Pentimenti Gallery, 145 N. Second St., 11 a.m. to 5 p.m. Wednesdays through Fridays, 12 to 5 p.m. Saturdays. www.pentimenti.com or 215-625-9990. Through Saturday.

Use it up, wear it out With "Old Souls (Reincarnated Objects)," Wexler Gallery continues its foray into craft-oriented contemporary art, bringing together four young artists who use found vintage materials and objects as an integral part of their work.

Vintage textiles and found linens are the "canvas" into which Orly Cogan, a New York artist, stitches her narratives about contemporary relationships and gender roles. Nude female and male figures are depicted in what appear to be symbolic journeys. Self-taught artist Henry Darger's Vivian Girls would seem to be a touchstone for Cogan.

Of the artists currently using old books as a medium - and there are many - Atlantan Brian Dettmer combines imagination with surgical precision, transforming found illustrated tomes into carved paper sculptures. Though they appear to be embellished with images from other books, each piece constitutes one book from which parts of pages and covers have been removed.

Areas of found vintage photographs are stitched with thread or painted out with gouache by Scottish-born Flore Gardner, who lives in Europe and apparently owns a trove of vintage photos (and magazines and old drawing papers) from which to choose. Gardner's selected prints may be black-and-white or color snapshots and usually convey a feeling of in-betweenness, most successfully in the pictures partially masked with paint.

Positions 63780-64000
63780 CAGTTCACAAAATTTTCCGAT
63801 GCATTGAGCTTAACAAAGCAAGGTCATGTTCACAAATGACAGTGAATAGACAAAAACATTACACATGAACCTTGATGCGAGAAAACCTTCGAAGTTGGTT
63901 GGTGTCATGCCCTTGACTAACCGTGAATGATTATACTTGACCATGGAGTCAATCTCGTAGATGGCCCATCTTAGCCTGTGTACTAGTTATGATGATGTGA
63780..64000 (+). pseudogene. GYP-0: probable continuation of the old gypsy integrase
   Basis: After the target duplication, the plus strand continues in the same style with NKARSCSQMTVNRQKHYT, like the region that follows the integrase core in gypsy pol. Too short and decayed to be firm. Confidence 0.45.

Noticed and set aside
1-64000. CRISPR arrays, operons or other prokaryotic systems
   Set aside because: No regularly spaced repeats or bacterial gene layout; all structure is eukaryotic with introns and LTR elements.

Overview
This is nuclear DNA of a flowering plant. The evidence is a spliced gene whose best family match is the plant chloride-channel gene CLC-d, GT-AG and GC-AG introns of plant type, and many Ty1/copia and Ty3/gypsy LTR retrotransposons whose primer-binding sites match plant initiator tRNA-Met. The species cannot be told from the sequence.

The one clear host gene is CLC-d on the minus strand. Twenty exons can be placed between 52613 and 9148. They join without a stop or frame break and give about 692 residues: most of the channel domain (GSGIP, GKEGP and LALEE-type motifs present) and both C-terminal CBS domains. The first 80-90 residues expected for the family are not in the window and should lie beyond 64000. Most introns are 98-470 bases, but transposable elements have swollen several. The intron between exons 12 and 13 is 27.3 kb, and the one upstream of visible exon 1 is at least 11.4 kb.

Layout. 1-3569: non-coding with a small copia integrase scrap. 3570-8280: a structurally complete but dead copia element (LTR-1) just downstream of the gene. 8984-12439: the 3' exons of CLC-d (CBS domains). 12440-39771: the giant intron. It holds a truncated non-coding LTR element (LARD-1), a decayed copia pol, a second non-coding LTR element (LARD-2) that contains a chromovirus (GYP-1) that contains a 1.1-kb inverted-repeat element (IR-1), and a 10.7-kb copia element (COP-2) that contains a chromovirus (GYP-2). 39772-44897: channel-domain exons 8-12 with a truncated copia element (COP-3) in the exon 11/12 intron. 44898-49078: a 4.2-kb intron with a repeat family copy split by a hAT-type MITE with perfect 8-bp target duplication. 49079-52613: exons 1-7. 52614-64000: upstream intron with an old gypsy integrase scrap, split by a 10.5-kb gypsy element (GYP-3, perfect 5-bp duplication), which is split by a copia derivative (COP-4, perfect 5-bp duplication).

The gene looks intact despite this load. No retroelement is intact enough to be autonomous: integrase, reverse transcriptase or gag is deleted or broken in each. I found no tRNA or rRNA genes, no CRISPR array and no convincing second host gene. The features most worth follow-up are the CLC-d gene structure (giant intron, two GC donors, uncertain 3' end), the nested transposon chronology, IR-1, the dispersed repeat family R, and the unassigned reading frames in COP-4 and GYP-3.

Chicagoan Jessica Joslin's clever sculptures of imaginary skeletal creatures are intricate assemblages of the stuff she's collected since childhood: antique mechanical parts, brass fittings, animal bones, feathers and the like, and could pass for the obsessive efforts of a mad Victorian. Parts of her sculptures, such as a lower jaw, are designed to be moved. Joslin's aliens are the latest in a line of unsettlingly lifelike, figurative sculptures, both animal and human, shown by Wexler over the past three years, by various artists. All hover dangerously close to kitsch.

Wexler Gallery, 201 N. Third St., 10 a.m. to 6 p.m. Tuesdays through Saturdays. 215-923-7030 or www.wexlergallery.com. Through June 25.

Up close at JAGR Most of us can recall the advertising imagery of our youth, including the Burma Shave and South of the Border signs that were in place before we were born. Mark Havens' childhood attraction to car decals probably anticipated his aesthetic preferences as an adult, he posits, which is why he decided to shoot them and enlarge them in prints to explore their intrinsic iconic-ness. The resulting series, "Displacement," is on view at JAGR: Projects, and it's likely even the non-decal-centric will be moved.

JAGR: Projects, The Rittenhouse, 3rd floor, 210 W. Rittenhouse Square, 10 a.m. to 6 p.m. Mondays through Fridays. 215-735-6930.

Edith Newhall, For The Inquirer